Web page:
Tsunenohana Kan'ichi

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Tsunenohana Kan'ichi
常ノ花 寛市
Tsunenohana.jpg
Personal information
Born Kanichi Yamanobe
(1896-11-23)November 23, 1896
Okayama, Japan
Died November 28, 1960(1960-11-28) (aged 64)
Height 1.78 m (5 ft 10 in)
Weight 115 kg (254 lb)
Career
Stable Dewanoumi
Record 263-81-66 (8 draws)
Debut January, 1910
Highest rank Yokozuna (January, 1924)
Retired October, 1930
Championships 10 (Makuuchi)
1 (Jūryō)
* Up to date as of Sep. 2012.

Tsunenohana Kan'ichi (常ノ花 寛市, November 23, 1896 – November 28, 1960) was a sumo wrestler from Okayama, Japan. He was the sport's 31st yokozuna.

Career[edit]

He made his professional debut in January 1910 and reached the top makuuchi division in May 1917. He won his first top division championship in May 1921 from the rank of ōzeki, with a perfect record of ten wins and no losses. After his second championship in May 1923 and a runner-up spot in January 1924, he was promoted to yokozuna. He was to win eight more championships during his yokozuna career, including three in a row in 1927. He was much stronger than his competition and had no serious rivals. As a result, turnout at tournaments tended to be quite poor.[1] His last title came in March 1930. He fought his last bouts in May of that year and officially retired in October. His retirement came very suddenly, as he was at the height of his powers, and it left Miyagiyama as the only yokozuna.[1]

Retirement[edit]

After retiring from active competition he was the seventh head of the Dewanoumi stable and from 1944 to 1957 was also the head of the Sumo Association. During his tenure as head of the Association, in 1956, he performed his kanreki dohyō-iri or '60th year ring entrance ceremony' to commemorate his years as yokozuna. Later on in his tenure, he began to be blamed for the Sumo Association's problems and attempted to commit suicide by a sword and gas in May 1957. He was fortunately rescued but he retired as the head of the Sumo Association.[2]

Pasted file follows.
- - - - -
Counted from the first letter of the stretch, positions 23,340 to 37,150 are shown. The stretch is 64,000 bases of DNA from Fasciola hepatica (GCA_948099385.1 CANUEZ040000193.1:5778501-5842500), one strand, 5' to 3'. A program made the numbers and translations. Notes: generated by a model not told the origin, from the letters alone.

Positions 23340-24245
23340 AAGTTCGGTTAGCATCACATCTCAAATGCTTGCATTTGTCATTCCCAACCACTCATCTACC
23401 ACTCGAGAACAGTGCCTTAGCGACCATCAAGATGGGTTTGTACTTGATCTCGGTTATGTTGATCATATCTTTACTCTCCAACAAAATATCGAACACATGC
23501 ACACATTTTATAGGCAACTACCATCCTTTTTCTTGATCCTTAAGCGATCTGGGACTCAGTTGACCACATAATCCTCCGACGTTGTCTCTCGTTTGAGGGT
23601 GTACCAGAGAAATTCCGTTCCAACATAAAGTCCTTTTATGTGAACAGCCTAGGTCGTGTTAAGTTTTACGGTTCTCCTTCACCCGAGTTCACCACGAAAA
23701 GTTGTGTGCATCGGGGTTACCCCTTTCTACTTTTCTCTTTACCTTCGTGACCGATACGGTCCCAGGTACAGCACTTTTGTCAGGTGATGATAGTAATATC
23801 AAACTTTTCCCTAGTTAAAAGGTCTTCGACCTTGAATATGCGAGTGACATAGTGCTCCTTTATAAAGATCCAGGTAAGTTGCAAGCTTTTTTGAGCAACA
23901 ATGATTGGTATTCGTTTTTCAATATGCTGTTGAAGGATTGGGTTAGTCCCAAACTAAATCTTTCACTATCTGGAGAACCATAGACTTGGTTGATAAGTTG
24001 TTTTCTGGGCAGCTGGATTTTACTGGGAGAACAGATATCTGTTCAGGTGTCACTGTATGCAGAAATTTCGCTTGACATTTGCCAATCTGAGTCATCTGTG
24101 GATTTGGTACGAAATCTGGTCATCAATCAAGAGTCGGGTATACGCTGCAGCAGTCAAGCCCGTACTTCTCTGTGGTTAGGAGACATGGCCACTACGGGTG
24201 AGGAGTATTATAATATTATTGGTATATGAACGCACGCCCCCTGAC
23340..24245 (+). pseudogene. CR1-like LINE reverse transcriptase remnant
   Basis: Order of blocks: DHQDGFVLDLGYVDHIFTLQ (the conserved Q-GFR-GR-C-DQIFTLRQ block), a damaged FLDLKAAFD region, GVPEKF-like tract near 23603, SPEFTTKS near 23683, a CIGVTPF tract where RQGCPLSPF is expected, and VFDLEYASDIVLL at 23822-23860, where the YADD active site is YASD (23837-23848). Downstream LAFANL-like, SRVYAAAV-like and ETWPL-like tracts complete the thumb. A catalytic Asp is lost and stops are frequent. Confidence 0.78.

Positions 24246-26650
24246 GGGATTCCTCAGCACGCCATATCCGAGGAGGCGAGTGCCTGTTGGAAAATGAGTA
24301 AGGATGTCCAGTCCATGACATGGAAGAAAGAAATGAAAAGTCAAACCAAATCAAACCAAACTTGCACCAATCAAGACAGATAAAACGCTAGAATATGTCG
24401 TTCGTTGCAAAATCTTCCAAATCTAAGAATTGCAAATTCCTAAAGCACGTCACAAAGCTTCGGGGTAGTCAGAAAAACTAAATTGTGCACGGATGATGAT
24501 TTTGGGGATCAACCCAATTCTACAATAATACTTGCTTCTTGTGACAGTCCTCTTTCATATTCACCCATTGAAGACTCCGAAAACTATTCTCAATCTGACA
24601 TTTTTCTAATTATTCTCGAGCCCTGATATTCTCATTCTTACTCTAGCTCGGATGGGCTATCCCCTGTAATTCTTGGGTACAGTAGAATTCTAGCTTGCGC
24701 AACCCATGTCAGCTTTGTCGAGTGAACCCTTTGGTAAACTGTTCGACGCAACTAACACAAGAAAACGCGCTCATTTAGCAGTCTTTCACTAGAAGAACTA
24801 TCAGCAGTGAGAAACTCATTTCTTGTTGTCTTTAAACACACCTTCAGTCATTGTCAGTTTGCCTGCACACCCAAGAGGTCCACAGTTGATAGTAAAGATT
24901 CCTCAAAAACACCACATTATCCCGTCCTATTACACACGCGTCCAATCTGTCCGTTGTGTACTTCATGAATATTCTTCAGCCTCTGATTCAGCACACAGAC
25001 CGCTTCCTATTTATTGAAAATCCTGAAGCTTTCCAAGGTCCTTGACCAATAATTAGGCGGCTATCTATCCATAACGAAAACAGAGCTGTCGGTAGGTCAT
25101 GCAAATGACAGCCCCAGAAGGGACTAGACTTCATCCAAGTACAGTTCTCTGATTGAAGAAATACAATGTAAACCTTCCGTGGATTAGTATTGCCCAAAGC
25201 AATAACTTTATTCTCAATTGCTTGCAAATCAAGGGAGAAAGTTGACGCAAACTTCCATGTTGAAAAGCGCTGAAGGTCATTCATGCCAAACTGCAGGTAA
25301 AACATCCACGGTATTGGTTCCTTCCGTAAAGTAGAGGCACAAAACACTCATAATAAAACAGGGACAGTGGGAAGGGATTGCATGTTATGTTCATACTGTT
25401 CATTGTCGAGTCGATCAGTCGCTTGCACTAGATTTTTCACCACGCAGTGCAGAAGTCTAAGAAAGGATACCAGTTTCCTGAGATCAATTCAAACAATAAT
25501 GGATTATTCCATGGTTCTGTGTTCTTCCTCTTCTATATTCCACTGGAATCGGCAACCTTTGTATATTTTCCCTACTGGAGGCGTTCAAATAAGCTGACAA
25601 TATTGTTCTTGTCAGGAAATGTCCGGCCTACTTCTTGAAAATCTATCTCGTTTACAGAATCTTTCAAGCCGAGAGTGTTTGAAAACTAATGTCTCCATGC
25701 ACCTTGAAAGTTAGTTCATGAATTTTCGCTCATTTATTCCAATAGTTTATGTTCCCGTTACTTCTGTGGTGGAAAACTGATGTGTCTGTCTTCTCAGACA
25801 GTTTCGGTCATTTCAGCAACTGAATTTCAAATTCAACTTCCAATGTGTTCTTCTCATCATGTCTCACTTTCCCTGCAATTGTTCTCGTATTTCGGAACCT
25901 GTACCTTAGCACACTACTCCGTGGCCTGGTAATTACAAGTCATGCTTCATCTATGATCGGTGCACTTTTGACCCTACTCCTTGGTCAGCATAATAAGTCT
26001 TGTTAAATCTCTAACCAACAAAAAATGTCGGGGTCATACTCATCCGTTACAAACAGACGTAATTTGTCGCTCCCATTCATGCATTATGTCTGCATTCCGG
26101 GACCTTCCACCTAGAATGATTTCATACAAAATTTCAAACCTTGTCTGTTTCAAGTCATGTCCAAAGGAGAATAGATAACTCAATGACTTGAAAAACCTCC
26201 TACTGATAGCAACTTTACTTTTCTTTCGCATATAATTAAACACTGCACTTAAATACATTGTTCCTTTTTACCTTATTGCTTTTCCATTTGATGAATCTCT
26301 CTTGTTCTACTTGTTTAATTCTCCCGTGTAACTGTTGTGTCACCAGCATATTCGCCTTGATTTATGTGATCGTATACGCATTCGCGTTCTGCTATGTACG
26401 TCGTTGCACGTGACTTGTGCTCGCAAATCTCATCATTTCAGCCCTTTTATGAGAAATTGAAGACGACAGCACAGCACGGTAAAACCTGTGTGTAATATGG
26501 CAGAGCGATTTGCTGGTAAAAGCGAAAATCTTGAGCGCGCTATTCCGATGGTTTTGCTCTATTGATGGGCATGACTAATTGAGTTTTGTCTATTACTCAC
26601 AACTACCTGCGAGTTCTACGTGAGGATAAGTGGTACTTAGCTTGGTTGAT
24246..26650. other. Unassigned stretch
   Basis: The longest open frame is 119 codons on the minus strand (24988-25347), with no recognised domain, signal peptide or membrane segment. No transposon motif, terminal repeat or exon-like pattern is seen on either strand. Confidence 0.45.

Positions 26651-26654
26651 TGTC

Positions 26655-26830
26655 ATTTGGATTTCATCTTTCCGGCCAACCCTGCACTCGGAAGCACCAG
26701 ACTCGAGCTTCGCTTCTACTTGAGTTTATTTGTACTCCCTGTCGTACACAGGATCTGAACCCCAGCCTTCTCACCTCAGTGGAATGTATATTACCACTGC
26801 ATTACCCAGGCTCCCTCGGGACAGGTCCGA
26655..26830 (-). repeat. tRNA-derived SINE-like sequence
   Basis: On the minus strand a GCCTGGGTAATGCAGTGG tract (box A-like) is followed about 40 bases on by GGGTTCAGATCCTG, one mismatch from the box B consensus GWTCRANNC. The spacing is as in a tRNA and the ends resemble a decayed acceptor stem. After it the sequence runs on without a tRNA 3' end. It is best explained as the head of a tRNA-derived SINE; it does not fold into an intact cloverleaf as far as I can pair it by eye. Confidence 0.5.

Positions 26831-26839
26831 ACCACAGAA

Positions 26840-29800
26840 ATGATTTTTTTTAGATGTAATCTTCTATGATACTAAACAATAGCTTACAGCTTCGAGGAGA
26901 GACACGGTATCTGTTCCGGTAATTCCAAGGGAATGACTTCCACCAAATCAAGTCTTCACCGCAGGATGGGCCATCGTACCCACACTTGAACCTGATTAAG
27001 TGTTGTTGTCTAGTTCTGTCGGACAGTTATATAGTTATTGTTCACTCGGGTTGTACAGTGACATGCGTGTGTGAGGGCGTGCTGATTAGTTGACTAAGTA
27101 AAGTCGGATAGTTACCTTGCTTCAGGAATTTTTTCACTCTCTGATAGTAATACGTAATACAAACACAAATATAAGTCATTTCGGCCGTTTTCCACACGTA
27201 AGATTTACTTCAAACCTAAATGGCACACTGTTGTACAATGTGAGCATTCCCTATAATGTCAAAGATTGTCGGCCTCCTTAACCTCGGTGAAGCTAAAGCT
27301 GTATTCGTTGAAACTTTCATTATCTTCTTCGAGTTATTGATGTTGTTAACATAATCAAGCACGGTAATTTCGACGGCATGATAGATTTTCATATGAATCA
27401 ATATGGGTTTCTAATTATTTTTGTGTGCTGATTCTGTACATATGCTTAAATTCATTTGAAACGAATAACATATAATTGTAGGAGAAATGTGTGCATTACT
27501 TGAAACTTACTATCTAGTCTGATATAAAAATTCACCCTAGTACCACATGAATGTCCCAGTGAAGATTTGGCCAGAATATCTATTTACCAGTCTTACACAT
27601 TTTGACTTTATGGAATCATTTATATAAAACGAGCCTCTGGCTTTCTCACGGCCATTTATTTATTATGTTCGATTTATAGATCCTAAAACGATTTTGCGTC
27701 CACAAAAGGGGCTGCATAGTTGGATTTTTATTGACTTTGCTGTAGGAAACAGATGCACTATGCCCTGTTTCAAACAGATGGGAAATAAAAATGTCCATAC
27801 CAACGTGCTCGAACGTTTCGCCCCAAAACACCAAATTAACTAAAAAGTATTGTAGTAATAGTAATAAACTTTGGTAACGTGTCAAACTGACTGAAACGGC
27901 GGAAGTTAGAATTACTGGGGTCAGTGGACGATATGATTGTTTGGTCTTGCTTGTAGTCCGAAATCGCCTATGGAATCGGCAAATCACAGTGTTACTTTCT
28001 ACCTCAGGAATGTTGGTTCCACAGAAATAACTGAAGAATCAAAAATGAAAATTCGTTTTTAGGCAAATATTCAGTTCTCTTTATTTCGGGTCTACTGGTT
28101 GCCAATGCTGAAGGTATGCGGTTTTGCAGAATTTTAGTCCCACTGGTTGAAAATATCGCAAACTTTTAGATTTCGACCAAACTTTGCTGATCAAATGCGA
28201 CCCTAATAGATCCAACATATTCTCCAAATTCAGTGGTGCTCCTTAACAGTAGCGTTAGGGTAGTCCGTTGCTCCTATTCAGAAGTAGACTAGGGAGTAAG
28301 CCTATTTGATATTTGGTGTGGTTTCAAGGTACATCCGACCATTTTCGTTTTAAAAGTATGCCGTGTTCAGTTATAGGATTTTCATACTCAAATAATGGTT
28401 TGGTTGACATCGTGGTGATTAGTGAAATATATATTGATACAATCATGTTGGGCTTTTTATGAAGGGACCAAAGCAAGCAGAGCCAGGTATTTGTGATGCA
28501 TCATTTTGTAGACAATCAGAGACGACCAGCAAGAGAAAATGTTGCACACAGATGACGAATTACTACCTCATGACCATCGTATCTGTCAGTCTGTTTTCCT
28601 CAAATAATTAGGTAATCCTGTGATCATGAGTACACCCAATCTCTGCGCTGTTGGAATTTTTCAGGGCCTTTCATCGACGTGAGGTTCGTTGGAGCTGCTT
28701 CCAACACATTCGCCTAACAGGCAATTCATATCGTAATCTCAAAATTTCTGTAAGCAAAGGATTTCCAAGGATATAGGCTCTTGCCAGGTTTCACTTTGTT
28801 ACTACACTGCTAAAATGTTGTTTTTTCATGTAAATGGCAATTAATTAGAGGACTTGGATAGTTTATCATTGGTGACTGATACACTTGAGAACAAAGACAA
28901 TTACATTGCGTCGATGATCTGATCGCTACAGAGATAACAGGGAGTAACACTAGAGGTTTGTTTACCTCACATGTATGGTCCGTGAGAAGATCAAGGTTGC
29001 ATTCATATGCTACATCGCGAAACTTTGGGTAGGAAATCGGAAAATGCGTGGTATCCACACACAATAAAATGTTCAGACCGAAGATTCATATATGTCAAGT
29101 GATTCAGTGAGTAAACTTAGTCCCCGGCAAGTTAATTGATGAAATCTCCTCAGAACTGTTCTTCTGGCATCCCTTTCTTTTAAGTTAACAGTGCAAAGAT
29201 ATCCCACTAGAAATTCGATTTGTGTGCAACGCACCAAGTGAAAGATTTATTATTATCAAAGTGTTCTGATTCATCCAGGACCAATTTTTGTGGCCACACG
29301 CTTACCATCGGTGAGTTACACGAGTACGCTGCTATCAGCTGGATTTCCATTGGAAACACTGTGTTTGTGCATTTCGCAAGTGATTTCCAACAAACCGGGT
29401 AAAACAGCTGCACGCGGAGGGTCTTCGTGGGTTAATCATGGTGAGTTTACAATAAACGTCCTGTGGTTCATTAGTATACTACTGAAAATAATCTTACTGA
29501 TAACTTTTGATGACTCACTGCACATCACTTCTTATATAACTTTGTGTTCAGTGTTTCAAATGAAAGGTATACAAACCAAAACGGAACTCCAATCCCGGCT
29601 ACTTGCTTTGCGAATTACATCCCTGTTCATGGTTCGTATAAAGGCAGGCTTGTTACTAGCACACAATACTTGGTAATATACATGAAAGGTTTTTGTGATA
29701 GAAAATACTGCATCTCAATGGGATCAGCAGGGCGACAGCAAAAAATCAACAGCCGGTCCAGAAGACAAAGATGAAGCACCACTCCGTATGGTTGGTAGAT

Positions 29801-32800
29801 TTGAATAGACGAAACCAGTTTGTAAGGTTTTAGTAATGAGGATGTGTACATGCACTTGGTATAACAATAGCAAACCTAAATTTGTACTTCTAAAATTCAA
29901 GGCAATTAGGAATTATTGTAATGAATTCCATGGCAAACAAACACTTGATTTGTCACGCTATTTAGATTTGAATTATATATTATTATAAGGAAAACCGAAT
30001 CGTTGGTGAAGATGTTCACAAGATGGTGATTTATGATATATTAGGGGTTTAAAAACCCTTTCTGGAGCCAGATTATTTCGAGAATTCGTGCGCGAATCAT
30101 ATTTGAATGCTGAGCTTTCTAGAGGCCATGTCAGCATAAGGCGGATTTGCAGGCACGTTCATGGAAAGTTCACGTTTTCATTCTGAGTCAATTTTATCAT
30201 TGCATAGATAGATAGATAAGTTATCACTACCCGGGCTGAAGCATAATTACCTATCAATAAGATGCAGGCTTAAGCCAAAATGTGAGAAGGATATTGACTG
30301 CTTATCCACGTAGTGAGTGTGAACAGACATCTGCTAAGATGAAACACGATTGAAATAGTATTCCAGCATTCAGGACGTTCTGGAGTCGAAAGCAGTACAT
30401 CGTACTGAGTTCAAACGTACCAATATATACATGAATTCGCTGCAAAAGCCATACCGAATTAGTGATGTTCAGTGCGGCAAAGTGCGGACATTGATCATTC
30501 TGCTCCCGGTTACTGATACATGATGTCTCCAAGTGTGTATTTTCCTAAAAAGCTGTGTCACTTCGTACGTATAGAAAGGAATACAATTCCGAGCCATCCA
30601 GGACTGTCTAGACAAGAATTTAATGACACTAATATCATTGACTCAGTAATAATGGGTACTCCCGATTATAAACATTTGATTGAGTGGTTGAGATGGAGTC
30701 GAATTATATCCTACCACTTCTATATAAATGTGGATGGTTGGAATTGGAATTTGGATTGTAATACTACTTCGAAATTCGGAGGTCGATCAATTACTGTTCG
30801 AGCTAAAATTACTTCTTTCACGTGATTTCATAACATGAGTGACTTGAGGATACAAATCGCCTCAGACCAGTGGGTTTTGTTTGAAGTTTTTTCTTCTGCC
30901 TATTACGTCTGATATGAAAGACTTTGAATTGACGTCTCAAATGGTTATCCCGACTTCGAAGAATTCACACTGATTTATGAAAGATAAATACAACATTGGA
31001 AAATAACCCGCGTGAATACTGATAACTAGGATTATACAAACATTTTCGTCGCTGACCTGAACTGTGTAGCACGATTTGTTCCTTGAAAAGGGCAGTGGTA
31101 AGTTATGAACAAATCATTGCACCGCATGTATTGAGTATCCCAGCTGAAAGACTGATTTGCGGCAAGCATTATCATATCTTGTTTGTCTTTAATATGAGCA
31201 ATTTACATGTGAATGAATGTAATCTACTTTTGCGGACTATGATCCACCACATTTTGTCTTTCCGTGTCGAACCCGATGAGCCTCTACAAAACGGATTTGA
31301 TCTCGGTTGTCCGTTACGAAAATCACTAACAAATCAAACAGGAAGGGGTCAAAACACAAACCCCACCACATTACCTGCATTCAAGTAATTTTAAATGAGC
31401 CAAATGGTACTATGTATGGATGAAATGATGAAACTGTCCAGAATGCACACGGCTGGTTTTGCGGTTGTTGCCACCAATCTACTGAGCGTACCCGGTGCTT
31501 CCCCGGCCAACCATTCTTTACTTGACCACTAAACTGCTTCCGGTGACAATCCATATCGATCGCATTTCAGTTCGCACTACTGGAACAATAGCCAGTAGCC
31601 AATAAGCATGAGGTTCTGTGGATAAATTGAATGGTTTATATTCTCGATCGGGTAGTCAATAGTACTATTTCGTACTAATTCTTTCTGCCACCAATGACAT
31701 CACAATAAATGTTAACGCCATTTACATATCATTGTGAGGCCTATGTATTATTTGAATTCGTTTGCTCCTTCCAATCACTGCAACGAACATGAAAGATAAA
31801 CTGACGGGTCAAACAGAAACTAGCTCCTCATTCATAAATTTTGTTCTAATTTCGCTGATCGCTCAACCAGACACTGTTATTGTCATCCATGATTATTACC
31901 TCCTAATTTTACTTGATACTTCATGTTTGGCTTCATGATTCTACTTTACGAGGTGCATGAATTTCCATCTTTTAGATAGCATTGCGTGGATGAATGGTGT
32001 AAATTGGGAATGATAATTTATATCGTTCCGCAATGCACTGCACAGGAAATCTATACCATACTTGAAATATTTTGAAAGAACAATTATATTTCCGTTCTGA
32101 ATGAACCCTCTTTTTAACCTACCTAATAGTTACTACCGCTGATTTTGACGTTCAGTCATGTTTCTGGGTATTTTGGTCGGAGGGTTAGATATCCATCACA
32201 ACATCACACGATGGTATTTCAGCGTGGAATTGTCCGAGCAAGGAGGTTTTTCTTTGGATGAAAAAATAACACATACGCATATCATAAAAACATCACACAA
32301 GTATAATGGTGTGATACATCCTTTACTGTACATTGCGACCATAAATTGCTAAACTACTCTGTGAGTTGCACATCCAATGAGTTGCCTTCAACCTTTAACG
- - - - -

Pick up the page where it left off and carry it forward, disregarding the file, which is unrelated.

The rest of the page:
Top Division Record[edit]

  • In 1927 Tokyo and Osaka sumo merged and four tournaments a year in Tokyo and other locations began to be held.
Tsunenohana[3]
- Spring
Haru basho, varied
Summer
Natsu basho, varied
1917 x West Maegashira #12
6–3
1h

 
1918 East Maegashira #4
5–4–1
 
East Maegashira #1
8–1–1
 
1919 East Sekiwake
6–3–1
 
East Sekiwake
7–2
1h

 
1920 East Sekiwake
6–1–1
1d 1h

 
Sat out
1921 West Ōzeki
9–1
 
East Ōzeki
10–0
 
1922 East Ōzeki
7–2
1h

 
West Ōzeki
5–4
1d

 
1923 East Ōzeki
4–4
2d

 
West Ōzeki
9–0
1d 1h–y

 
1924 West Ōzeki
8–2
 
East Yokozuna
5–2–1
2d 1h

 
1925 East Yokozuna
0–2–9
 
West Yokozuna
3–1–6
1d

 
1926 West Yokozuna
11–0
 
Sat out
- Spring
Haru basho, Tokyo
March
Sangatsu basho, varied
Summer
Natsu basho, Tokyo
October
Jūgatsu basho, varied
1927 West Yokozuna
7–4
 
West Yokozuna
10–1
 
West Yokozuna
10–1
 
East Yokozuna
10–1
 
1928 Sat out West Yokozuna
10–1
 
West Yokozuna
11–0
 
West Yokozuna
9–2
 
1929 East Yokozuna
4–4–3
 
Sat out East Yokozuna
10–1
 
East Yokozuna
8–3
 
1930 East Yokozuna
8–3
 
East Yokozuna
10–1
 
East Yokozuna
5–4
 
West Yokozuna
Retired
0–0–0
Record given as win-loss-absent    Top Division Champion Retired Lower Divisions

Key:  =Kinboshi(s);   d=Draw(s) (引分);   h=Hold(s) (預り)
Divisions: MakuuchiJūryōMakushitaSandanmeJonidanJonokuchi

Makuuchi ranks: YokozunaŌzekiSekiwakeKomusubiMaegashira

See also[edit]

References[edit]

  1. ^ a b Newton, Clyde (1994). Dynamic Sumo. Kodansha. p. 124. ISBN 4-7700-1802-9. 
  2. ^ "The Gallery - Rijicho of the Kyokai". The Oyakata Gallery. Retrieved 2012-08-25. 
  3. ^ "Tsunenohana Kanichi Rikishi Information". Sumo Reference. Retrieved 2007-09-27. 

External links[edit]

Previous:
Nishinoumi Kajirō III
31st Yokozuna
1924 - 1930
Next:
Tamanishiki San'emon
Yokozuna is not a successive rank, and more than one wrestler can share the title
Sporting positions
Preceded by
Isamu Takeshita
Chairman of the Japan Sumo Association
1944–1957
Succeeded by
Futabayama Sadaji